Curtis Dubay Curtis Dubay
Chief Economist, U.S Chamber of Commerce


January 27, 2021


The many issues surrounding workers’ pay can be complicated and highly charged. But as discussions about these challenges play out on Capitol Hill and across the country, it is important to ensure the conversation is centered around facts.

One claim that proponents of wage increases sometimes make is that the government subsidizes businesses whose workers include low-wage earners. They say that the burden is shifted away from businesses in the form of a fair salary and to the government in the form of public support programs, including welfare and others.

The reality is that this is seldom the case.

A full-time employee is unlikely to qualify for public assistance. And part-time employees, although more likely to be in need of such government assistance, usually choose to work part time—and do so for reasons unrelated to their employer. The government assistance they receive is not a means of subsiding the employer then, as some may claim, but is rather to provide necessary financial support beyond remittance for hours worked.

Further, we know that a job is more than just a paycheck. Full-time and some part-time workers often receive benefits like health insurance and retirement savings plans that push their total compensation higher and provide stability for their families. Importantly to this debate, these benefits are not factored in to many claims about workers’ cash compensation per hour.

This discussion was reignited again recently after a report from the Government Accountability Office (GAO) claimed that up to 12 million Americans working full-time received government assistance. The report raised a lot of eyebrows, but digging a bit deeper, there are strong reasons to believe its estimate is highly inflated, notably:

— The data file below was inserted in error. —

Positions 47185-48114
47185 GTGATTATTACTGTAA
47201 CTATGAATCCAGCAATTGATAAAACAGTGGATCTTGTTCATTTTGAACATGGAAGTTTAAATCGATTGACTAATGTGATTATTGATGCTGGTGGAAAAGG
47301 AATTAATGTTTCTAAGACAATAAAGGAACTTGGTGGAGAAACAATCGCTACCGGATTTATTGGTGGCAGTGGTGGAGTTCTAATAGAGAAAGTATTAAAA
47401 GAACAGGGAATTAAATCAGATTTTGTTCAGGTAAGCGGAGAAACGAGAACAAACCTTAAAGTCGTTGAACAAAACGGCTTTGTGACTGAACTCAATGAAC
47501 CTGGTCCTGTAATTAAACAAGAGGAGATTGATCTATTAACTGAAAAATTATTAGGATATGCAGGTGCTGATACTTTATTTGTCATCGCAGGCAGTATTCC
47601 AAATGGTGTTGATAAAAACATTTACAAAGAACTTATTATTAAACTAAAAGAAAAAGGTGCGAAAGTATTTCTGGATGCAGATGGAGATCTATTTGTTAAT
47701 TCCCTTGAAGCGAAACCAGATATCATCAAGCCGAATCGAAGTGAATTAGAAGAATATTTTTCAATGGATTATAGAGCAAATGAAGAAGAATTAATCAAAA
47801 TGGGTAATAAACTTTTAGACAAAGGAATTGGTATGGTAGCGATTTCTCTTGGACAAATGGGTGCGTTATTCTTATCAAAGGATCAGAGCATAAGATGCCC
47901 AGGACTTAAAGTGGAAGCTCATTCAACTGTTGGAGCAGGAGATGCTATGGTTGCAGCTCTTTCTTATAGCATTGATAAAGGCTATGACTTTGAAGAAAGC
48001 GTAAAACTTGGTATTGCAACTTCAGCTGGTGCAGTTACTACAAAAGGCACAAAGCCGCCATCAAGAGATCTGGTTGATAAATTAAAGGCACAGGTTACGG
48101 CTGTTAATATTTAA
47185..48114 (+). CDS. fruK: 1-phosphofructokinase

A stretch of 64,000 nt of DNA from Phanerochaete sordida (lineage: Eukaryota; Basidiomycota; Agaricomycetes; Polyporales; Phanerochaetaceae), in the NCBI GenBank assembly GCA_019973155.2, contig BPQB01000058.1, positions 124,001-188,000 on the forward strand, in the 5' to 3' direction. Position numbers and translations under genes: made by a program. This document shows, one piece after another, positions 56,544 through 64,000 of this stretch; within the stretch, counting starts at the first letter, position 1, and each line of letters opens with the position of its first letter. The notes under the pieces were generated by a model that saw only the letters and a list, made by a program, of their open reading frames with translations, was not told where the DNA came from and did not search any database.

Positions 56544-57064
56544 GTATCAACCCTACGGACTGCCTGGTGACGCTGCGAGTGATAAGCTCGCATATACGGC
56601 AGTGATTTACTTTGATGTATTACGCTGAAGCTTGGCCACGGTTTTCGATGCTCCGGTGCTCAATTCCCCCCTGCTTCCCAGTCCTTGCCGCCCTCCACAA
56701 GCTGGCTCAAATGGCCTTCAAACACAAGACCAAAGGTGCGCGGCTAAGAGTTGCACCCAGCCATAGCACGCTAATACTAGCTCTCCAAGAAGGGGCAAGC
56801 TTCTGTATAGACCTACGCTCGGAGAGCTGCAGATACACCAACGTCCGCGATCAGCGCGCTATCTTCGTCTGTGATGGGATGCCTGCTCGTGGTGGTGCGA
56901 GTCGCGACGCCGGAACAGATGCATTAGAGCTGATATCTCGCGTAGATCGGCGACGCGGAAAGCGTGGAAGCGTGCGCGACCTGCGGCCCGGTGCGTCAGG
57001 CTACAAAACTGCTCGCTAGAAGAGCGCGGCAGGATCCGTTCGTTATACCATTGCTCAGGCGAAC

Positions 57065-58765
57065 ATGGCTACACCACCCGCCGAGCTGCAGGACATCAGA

• Although it makes nationwide claims about the need for assistance, it is hardly a broad representative sample.
  • The data likely included individuals who were unemployed at the time of taking the survey or whose federal assistance was soon to lapse as a result of a new job.
  • A respondent is counted toward the total not only if they receive federal assistance, but also if someone else in their household receives government assistance.

The best fuel for wage growth is a strong economy, which is why we should prioritize enacting policies that help businesses make it through to the other side of the pandemic and increase our competitiveness over the long term. As such, discussions about raising wages should be based on sound economic analysis after assessing all of the facts. Alternatively, if businesses are forced to alter wages based simply on political edicts, they would likely either have to raise prices, which hurts demand, cut back on internal investment, which hurts the productivity of all workers and suppresses everyone’s wages, or reduce returns to shareholders, which makes it harder for the business to invest and expand.

And remember, COVID-19 has sidelined entire industries and resulted in millions of people without jobs, but before the pandemic we also had massive amounts of jobs without people. By focusing on policies that help businesses recover and our economy rebound, we will also drive-up demand for workers and—as a result—wages.

The debate over pay requires a full understanding of what constitutes compensation and the myriad factors that determine it. Ignoring these details can lead to bad policies that ultimately backfire and hurt the workers that we all want to help succeed.

About the authors

Curtis Dubay

Curtis Dubay

Curtis Dubay is Chief Economist, Economic Policy Division at the U.S. Chamber of Commerce. He heads the Chamber’s research on the U.S. and global economies.

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